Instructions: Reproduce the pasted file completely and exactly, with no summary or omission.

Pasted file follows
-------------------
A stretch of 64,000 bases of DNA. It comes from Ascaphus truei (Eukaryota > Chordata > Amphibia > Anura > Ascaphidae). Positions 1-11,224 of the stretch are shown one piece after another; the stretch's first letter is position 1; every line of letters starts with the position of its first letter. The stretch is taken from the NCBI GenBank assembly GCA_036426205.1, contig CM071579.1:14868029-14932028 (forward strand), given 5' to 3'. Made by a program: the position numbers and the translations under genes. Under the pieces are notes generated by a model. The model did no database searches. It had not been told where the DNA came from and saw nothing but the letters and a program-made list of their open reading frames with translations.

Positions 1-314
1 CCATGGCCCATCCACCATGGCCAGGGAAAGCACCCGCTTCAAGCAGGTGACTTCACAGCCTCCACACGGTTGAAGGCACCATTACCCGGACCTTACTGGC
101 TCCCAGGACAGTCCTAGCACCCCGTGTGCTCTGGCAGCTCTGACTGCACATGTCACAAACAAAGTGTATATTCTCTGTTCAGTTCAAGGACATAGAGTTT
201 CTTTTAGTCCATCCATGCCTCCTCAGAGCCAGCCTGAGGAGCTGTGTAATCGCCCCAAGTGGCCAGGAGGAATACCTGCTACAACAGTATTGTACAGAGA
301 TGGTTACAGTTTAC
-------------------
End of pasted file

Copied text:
A stretch of 64,000 bases of DNA. It comes from Ascaphus truei (Eukaryota > Chordata > Amphibia > Anura > Ascaphidae). Positions 1-11,224 of the stretch are shown one piece after another; the stretch's first letter is position 1; every line of letters starts with the position of its first letter. The stretch is taken from the NCBI GenBank assembly GCA_036426205.1, contig CM071579.1:14868029-14932028 (forward strand), given 5' to 3'. Made by a program: the position numbers and the translations under genes. Under the pieces are notes generated by a model. The model did no database searches. It had not been told where the DNA came from and saw nothing but the letters and a program-made list of their open reading frames with translations.

Positions 1-314
1 CCATGGCCCATCCACCATGGCCAGGGAAAGCACCCGCTTCAAGCAGGTGACTTCACAGCCTCCACACGGTTGAAGGCACCATTACCCGGACCTTACTGGC
101 TCCCAGGACAGTCCTAGCACCCCGTGTGCTCTGGCAGCTCTGACTGCACATGTCACAAACAAAGTGTATATTCTCTGTTCAGTTCAAGGACATAGAGTTT
201 CTTTTAGTCCATCCATGCCTCCTCAGAGCCAGCCTGAGGAGCTGTGTAATCGCCCCAAGTGGCCAGGAGGAATACCTGCTACAACAGTATTGTACAGAGA
301 TGGTTACAGTTTAC